• School visit: An interactive, focussed school visit is co-designed and conducted by the patient, family, AID care team and the school aiming to implement effective and sensible strategies for information sharing, support and optimal interactions.

Accompanying psychosocial impact evaluations revealed that missing school days (> 1 week/month) were documented in 7 out of 9 patients (78%). AID-related cognitive deficits were identified by 8 (89%), social exclusion by 7 (78%) and suicidal ideation by 3 patients (33%). Additional themes included lack of understanding and compassion of classmates and teachers, bullying, aggressive behavior and truancy.

Outcome

Primary outcome

Prior to the intervention the mean “understanding” score of the DISABKIDS questionnaire was 58/100 (SD ±17.7) in children and 40/100 (SD ±24.5) in parents. At time of school intervention, the mean score of children increased to 64 (SD ±16.7) and parents to 61 (SD ±13.1), the latter representing an increase of 53%. Two month post intervention the score of children decreased to 63 (SD ±4.7) and to 43 (SD ±11.5, Δ -29.5%) in adults (Fig. 3a).
Fig. 3
Fig. 3

Effect of the pilot school intervention on Health Related Quality of Life in autoinflammatory diseases. The effect of the pilot school intervention on the transformed score in the domain understanding, disease impact and the total transformed score Health Related Quality of Life (HRQoL) was determined using the DISABKIDS instrument in children with autoinflammatory diseases and their parents. Children/Adolescents with AID (light grey) and their parents (dark grey) assessed the effect of the intervention on the transformed score in the domain understanding (lines a), the domain impact disease (lines b) and the total transformed score HRQoL (bars a and b). The effect of the intervention was evaluated by the DISABKIDS-questionnaire. According to the domain understanding (a), impact understanding (b) and the total score HRQoL (a and b) the intervention has a positive, yet not sustained effect on the HRQoL of patients with AID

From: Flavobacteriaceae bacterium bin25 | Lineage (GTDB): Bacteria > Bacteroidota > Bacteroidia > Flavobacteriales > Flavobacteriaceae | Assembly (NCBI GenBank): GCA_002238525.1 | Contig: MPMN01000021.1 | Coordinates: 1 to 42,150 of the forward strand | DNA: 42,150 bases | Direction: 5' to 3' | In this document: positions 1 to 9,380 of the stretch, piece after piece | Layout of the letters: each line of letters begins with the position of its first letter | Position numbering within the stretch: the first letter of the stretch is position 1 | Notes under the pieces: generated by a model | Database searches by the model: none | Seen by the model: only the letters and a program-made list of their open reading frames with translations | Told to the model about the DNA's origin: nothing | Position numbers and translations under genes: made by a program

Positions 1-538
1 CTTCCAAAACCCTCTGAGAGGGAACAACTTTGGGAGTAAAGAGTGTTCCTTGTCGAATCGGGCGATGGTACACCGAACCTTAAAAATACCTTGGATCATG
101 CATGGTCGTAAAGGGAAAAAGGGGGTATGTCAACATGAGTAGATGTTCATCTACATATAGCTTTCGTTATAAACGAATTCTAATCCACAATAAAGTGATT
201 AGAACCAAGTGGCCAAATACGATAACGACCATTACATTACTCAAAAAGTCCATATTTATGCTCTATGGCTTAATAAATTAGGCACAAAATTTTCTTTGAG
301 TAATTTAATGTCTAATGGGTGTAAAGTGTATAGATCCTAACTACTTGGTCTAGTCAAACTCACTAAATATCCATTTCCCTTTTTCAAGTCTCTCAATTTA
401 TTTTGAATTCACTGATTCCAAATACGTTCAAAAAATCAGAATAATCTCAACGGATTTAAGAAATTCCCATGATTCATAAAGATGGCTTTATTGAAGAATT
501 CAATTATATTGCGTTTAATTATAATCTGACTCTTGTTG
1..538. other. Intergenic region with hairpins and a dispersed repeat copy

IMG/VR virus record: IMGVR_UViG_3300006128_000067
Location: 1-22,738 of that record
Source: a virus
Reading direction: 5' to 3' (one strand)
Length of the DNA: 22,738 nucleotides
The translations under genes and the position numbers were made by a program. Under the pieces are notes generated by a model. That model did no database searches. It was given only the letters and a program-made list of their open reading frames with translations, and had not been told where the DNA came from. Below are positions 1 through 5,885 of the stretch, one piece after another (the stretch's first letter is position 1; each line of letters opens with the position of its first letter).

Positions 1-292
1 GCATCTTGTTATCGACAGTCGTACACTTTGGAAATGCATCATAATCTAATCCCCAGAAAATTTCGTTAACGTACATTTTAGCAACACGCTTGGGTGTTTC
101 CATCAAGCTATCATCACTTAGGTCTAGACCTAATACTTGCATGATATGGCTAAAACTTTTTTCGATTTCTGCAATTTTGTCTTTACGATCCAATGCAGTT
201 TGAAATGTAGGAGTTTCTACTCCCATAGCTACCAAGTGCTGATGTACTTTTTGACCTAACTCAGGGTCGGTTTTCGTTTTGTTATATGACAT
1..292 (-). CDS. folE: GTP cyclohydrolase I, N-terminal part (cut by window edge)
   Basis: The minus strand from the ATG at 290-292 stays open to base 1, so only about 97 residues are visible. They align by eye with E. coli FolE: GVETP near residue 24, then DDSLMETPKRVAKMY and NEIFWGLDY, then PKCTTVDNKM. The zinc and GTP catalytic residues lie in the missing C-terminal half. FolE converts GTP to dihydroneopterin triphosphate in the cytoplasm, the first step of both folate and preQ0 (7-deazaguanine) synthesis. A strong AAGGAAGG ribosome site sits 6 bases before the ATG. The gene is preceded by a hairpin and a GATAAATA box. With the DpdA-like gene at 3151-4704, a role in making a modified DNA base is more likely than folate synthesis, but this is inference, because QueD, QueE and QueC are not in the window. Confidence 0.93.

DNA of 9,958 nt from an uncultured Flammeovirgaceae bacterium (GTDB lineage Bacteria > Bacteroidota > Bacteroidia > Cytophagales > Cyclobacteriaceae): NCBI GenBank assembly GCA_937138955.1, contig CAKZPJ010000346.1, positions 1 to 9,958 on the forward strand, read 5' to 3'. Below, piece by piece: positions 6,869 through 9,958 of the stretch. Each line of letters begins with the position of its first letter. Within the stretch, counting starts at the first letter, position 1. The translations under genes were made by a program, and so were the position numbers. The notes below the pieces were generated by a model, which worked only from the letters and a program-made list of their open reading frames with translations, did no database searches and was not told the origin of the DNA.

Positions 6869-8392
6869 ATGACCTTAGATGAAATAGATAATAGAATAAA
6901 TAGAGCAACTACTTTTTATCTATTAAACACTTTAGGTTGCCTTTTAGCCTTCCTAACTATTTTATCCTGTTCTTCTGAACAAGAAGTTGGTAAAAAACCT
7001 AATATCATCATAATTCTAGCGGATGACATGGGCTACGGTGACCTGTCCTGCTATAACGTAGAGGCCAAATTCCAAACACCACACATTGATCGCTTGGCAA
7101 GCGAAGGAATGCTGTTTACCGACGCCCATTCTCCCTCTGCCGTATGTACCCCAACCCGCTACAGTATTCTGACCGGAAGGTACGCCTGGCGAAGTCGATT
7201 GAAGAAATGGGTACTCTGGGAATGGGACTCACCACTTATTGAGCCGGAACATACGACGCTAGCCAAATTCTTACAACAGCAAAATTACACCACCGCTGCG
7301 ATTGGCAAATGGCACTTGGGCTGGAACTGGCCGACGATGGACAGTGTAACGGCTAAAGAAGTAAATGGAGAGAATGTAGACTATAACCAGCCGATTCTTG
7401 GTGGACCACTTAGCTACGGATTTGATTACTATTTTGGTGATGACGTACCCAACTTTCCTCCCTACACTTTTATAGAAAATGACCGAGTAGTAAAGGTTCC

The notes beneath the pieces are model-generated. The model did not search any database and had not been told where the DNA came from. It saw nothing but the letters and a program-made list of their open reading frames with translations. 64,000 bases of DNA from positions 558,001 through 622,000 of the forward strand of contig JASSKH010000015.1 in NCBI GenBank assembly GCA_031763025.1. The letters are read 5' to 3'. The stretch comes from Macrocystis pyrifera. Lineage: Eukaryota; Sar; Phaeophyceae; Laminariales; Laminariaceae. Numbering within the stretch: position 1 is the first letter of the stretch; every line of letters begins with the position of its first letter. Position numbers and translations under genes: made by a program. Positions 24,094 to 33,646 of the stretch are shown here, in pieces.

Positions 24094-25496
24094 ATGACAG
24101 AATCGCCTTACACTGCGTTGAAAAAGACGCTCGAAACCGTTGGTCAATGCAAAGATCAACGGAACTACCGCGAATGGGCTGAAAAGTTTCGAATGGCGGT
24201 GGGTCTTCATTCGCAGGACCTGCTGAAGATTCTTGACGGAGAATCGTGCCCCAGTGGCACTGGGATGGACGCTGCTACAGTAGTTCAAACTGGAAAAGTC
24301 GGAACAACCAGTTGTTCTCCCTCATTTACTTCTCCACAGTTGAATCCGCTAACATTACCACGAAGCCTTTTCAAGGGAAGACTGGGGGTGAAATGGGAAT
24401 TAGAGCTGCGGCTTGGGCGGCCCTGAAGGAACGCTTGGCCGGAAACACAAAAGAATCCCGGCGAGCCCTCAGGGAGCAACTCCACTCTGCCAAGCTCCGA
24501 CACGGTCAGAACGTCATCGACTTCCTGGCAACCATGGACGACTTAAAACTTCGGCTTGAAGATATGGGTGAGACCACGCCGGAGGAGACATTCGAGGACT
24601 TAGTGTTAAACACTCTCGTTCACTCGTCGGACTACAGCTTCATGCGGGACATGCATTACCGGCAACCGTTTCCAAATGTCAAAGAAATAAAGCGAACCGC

Secondary outcomes

The baseline “impact” score of children and adults prior to intervention was similar, 46 in children (SD ±8.5) and 45 in parents (SD ±12.3). At time of intervention, the scores increased slightly in both groups, in children to 49 (SD ±16.5) and in parents to 48 (SD ±15.6). The post intervention score in children further increased to 54 (SD ±15.3) at one month, however subsequently dropped below baseline at 2 months (39) (Fig. 3b).

The baseline HRQoL total score was higher in children at 49 (SD ±7) than adults 43 (SD ±10.5). The score improved in both groups, in children to 53 (SD ±11.5) and in adults to 51 (SD ±11.7). The post intervention scores were dramatically lower in both groups, in children 45 (SD 0), in parents 42 (SD ±1.6) (Fig. 3a and b).

Discussion

This was the first study to explore the unmet needs of children, adolescents and adults living with AIDs and their family members using a mixed-methods approach. Key unmet needs were identified in focus groups, enriched in individual psychosocial consultation, categorized in domains and subdomains and weighted in questionnaires. Thereby “school”, “health care” and “public institutions” were identified as the most important domains of unmet needs. A multimodular pilot intervention “school” was developed aiming to improve the HRQoL of students living with AIDs. The evaluation using the validated DISABKIDS-questionnaires demonstrated a positive yet not sustained effect.